By Lisa Barrington
LONDON (Reuters) - Oil prices steadied on Wednesday ahead of U.S. oil data expected to show falling crude and gasoline stockpiles, raising hopes of increased demand for crude.
Prices consolidated after a six-week rout driven by global oversupply and concerns about falling demand in Asian economies and the United States.
U.S. government data on crude stockpiles is due at 10:30 a.m. EST (1430 GMT) on Wednesday. A Reuters poll estimated on average that commercial U.S. crude stocks fell by just under 800,000 barrels in the week to Aug. 14.
The American Petroleum Institute reported on Tuesday that U.S. crude stocks had fallen by an even greater margin - by 2.3 million barrels in the week ended Aug. 14.
U.S. crude oil futures, also known as West Texas Intermediate (WTI), were down 25 cents at $42.37 a barrel by 1140 GMT. The front-month, September, U.S. crude oil contract is due to expire on Thursday. North Sea Brent crude was up 5 cents at $48.86 a barrel.
U.S. oil production is at record levels and producer costs appear to be declining, with no output scale-back anticipated.
Bearish sentiment was exacerbated last week when repairs at a large refinery in Whiting, Indiana caused a large stock build at Cushing, Oklahoma, the delivery point for U.S. crude futures.
Oil has lost about a third of its value since June and prices have been hovering just above six-year lows for the past week. The downward trend has been driven by global oversupply and record stockpile levels, analysts say.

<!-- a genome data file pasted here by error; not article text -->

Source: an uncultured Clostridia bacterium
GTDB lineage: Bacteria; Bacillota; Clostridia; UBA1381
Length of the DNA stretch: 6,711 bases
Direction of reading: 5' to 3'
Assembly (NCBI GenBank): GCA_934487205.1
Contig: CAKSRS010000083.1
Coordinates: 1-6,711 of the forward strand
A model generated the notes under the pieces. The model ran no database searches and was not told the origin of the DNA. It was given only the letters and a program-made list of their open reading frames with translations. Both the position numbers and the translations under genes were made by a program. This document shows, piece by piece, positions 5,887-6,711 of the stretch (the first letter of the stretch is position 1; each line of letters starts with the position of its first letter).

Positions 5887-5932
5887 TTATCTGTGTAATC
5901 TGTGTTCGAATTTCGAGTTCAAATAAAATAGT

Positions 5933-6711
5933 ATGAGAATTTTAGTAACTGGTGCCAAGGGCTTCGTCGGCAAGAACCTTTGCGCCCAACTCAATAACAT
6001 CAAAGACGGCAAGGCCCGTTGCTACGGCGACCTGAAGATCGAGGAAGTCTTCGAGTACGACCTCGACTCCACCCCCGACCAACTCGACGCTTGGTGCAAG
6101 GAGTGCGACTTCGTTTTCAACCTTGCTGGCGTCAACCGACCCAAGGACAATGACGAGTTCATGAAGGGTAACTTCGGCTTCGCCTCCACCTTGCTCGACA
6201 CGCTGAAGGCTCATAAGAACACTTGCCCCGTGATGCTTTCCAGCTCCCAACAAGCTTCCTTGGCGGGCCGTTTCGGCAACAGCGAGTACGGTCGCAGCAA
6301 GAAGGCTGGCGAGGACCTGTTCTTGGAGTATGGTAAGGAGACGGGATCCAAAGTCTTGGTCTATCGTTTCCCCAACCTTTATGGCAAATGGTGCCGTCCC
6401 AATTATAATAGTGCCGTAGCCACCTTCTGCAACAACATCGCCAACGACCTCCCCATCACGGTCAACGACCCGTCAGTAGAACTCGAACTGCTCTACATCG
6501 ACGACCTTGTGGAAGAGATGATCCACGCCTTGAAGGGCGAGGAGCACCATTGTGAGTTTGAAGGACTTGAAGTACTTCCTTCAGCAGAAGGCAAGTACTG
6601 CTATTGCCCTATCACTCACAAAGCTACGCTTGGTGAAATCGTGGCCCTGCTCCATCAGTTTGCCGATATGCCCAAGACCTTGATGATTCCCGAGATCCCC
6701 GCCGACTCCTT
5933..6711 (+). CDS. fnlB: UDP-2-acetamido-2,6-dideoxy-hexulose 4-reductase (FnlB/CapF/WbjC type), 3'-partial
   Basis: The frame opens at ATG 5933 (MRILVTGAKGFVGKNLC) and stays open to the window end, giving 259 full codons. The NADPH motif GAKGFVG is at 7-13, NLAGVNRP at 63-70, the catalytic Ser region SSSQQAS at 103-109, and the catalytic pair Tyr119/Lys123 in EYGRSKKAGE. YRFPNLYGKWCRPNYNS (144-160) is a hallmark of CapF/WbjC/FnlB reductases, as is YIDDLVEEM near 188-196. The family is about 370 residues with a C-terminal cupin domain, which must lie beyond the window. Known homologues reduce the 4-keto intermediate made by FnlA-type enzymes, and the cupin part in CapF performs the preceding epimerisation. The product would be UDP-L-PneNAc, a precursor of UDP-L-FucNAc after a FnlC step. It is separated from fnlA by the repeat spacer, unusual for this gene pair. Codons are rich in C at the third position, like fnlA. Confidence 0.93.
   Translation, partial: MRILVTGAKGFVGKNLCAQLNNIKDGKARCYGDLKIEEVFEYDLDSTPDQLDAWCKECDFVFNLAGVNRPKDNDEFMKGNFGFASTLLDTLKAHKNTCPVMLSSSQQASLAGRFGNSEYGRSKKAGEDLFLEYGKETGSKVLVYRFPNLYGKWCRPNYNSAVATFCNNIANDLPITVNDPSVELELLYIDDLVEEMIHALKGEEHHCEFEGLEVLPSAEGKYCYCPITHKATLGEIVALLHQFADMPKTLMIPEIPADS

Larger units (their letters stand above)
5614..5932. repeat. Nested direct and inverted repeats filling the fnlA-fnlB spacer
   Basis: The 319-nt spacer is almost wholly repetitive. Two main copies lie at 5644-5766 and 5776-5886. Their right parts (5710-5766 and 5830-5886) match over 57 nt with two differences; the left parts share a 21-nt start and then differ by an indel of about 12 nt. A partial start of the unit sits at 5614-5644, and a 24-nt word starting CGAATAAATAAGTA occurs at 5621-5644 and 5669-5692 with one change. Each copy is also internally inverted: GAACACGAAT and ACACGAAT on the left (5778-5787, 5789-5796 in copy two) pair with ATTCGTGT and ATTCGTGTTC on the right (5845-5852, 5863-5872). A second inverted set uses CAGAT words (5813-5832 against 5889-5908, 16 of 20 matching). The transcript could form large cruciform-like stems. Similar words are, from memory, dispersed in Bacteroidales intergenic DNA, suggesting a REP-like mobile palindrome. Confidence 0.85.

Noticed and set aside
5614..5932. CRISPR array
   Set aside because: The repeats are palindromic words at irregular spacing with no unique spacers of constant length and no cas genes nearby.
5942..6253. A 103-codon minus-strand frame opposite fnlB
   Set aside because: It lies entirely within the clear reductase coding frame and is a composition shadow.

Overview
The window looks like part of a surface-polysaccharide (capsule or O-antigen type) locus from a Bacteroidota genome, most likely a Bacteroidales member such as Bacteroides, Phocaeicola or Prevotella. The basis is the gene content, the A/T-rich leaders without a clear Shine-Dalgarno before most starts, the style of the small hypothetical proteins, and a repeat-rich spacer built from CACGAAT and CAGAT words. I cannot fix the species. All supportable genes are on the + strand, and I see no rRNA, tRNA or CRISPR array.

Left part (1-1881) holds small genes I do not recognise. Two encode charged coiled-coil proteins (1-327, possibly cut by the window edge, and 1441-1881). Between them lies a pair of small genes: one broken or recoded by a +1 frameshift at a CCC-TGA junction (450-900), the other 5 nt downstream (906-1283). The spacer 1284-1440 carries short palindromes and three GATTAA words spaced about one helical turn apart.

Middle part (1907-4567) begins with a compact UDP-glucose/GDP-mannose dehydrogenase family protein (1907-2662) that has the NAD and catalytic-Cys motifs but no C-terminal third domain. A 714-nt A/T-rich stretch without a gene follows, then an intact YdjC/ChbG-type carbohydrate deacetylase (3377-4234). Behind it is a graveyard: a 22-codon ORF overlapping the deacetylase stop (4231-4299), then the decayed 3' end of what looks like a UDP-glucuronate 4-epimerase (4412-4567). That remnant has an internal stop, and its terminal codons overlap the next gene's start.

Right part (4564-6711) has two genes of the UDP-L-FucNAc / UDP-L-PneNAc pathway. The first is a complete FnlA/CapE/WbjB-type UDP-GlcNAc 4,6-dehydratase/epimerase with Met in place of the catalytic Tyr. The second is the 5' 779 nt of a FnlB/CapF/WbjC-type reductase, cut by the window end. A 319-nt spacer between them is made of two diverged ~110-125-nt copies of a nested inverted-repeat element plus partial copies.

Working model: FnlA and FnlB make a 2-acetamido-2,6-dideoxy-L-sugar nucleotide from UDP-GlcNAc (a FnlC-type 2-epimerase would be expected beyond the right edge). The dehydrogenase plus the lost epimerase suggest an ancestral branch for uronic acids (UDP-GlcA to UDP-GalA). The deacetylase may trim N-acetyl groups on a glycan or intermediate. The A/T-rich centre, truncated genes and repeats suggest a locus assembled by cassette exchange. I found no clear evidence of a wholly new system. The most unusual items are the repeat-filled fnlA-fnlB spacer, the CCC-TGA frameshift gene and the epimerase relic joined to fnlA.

"The recent drop in the price of oil confirms ... the global commitment producers have to their current levels of (high) output," said Scott Cockerham, managing director Houston-based Conway MacKenzie's Energy Advisory Services.
Many analysts said they expect some temporary price stabilisation as people take profits from short positions. But they said the downward price trend was likely to continue unless there was a significant reduction in global supply.
"I think the market has pushed too low and too fast," ABN Amro energy economist Hans van Cleef said. He added that, although he could see oil prices rebounding in the coming weeks, he thought they would remain low into next year.
ANZ bank said: "Any recovery in WTI prices from a six-year low may be short-lived with the U.S. entering the slow demand period in September."
(Additional reporting by Henning Gloystein in Singapore; Editing by Christopher Johnson)